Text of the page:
For the audio teaching of these notes, click on:
http://followingjesus.org.za/sermons/being-the-beloved-equipping-the-saints-forming-in-community-part-32/

Intro: Equipping is the fourth priority and practice in forming – and being formed in – Christ’s covenant community. The practices follow on from each other: relationship leads to healing, and healing leads to discovering and practicing servant gifts in the Body, which leads to ongoing equipping and training for life and ministry in Christ. We look at what is ‘equipping’ and then how we practice it.

WHAT is the practice of equipping?

John Wimber made Paul’s words, “Equipping the Saints” (Eph 4:12, King James Version), a ‘mantra’ in Vineyard Churches. This is what he wanted to be known – the phrase is on his tombstone! It’s meaning was reduced to ‘equipping the saints’ for healing ministry: that all believers can lay hands on the sick, not just leaders. But Paul meant that the gift ministries of Christ are to equip the saints for LIFE and ALL kinds of ministry. This priority & practice of equipping/preparation for life and ministry is part of spiritual warfare: God’s Church is his ARMY that enforces evil’s defeat, already suffered at the hands of Jesus.

What does this equipping mean? Paul’s word katartizo in Eph 4:12 is used in Mark 1:19, to “prepare” fishing nets as in knotting the strands. To equip means to prepare people by joining them in right relationships – God’s big fishing net – that the saints can serve in their gifts, to “do works of ministry so that the Body of Christ may be built up.” So, this equipping for all kinds of ministry is about developing one’s gifting, lifting the level of skill and excellence in doing ministry, to best serve God’s people – for his glory!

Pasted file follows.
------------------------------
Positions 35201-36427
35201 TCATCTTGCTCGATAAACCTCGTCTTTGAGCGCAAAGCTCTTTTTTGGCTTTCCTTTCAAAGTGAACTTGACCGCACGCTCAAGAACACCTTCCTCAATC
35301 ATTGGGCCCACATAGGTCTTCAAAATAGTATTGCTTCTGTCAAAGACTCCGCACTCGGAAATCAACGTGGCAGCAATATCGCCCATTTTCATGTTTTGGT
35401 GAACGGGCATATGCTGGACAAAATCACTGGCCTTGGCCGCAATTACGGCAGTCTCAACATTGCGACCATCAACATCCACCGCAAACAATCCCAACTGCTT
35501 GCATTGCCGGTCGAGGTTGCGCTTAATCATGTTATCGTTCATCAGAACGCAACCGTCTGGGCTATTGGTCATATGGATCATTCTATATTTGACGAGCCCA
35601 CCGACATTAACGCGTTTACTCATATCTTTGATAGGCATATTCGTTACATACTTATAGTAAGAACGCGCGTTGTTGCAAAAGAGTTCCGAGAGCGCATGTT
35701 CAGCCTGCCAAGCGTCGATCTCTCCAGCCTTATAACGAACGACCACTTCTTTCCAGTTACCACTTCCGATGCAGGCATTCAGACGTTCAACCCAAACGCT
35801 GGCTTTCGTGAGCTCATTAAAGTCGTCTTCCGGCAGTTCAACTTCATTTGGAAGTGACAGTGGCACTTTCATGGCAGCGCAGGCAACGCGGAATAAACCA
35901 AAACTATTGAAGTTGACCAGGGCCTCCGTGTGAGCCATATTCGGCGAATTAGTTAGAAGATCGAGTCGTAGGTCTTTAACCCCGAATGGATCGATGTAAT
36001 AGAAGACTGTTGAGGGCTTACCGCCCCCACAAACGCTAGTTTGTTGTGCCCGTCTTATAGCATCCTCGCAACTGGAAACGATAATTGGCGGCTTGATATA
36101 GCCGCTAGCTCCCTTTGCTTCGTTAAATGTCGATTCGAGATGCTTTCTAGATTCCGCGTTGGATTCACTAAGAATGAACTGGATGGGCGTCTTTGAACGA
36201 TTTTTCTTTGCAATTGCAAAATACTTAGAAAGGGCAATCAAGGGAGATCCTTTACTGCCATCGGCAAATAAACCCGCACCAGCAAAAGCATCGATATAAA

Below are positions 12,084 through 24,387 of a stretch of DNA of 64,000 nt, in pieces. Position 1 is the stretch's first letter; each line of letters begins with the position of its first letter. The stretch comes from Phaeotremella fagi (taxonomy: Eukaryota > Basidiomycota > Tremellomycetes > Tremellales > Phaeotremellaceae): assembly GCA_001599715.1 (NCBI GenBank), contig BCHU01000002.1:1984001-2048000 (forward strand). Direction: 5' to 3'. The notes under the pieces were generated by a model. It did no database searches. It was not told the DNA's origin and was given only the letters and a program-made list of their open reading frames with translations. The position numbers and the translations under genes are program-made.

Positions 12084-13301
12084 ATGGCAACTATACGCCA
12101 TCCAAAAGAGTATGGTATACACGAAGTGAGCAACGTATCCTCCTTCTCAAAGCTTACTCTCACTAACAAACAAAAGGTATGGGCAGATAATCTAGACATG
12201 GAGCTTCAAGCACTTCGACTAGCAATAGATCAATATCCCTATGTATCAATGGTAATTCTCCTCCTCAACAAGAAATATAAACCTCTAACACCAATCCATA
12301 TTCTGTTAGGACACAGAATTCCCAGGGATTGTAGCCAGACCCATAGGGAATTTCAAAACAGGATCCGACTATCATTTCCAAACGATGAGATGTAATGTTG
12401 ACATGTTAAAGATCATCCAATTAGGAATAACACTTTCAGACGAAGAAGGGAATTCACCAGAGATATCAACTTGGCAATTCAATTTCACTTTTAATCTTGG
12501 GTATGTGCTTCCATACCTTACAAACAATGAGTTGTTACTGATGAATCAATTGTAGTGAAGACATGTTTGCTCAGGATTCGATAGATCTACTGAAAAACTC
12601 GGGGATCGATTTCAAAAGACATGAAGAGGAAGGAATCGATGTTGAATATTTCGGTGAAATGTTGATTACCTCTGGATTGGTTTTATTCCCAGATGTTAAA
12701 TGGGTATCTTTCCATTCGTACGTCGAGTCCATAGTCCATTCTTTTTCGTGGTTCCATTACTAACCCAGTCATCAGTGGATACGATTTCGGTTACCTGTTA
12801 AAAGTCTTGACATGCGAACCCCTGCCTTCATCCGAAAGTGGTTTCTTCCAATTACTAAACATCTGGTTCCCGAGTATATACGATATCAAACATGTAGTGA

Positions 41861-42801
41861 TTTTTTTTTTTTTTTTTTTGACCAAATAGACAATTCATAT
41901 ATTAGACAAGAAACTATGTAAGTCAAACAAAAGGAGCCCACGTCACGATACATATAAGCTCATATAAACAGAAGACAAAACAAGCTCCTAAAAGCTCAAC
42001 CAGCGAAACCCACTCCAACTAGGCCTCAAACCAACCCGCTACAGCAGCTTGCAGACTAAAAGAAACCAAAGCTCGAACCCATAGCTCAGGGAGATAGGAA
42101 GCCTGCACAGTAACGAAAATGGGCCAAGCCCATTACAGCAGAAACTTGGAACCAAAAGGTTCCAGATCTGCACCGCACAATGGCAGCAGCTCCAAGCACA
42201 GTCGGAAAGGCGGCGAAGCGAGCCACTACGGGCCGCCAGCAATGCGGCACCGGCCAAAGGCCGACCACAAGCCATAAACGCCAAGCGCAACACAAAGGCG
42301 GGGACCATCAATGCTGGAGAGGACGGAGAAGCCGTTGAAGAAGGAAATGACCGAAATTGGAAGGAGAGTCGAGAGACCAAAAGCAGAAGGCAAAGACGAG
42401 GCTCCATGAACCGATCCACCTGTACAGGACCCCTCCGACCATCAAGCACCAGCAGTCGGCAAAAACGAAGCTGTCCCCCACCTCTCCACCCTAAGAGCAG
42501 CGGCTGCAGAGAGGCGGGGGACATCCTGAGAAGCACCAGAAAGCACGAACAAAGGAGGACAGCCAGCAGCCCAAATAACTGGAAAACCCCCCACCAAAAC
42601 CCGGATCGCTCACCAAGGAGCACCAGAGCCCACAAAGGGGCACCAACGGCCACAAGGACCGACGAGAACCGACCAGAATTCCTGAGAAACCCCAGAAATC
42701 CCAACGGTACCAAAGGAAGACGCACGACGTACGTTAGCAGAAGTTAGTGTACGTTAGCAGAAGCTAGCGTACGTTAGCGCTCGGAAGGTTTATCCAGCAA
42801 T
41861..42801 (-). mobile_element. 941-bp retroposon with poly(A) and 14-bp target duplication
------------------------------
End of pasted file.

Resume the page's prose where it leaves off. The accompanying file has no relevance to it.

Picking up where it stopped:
Secondly, Jesus speaks of the priority and practice of equipping in The Great Commission (Matt 28:19-20). We are sent to make disciplined learners, apprentices, of Jesus. How? By a) immersing people into the life and love of the Trinitarian God and b) “teaching them to obey everything I have commanded you.”

This latter instruction is what Dallas Willard called The Great Omission in The Great Commission. We omit to teach our people to end up obeying all Jesus commanded. Jesus refers to the rabbinical practice of teaching God’s people his written and oral Torah (the Word and Will of God), in a committed apprenticeship, or student relationship between rabbi and disciple. “Teaching them to obey” included both information and formation. It is BOTH teaching as in informing the mind: imparting the knowledge needed for life and service of God (John 8:31-32); AND it is training as in forming the will/heart: imparting the character and skills needed for shared-life with God. This raises the critical importance of both knowledge (of the truth, what you choose to believe and live by) and spirituality (transformation of who you are). See Hosea 4:6, Rom 12:2, 2 Pet 1:3-8, 3:18. The purpose of BOTH these aspects of equipping is that, by progressive (trans)formation, we end up naturally and easily doing all that Jesus commanded. And ALL he commanded is fully summarised in the two love commandments (Matt 22:34-40): to live a life of love.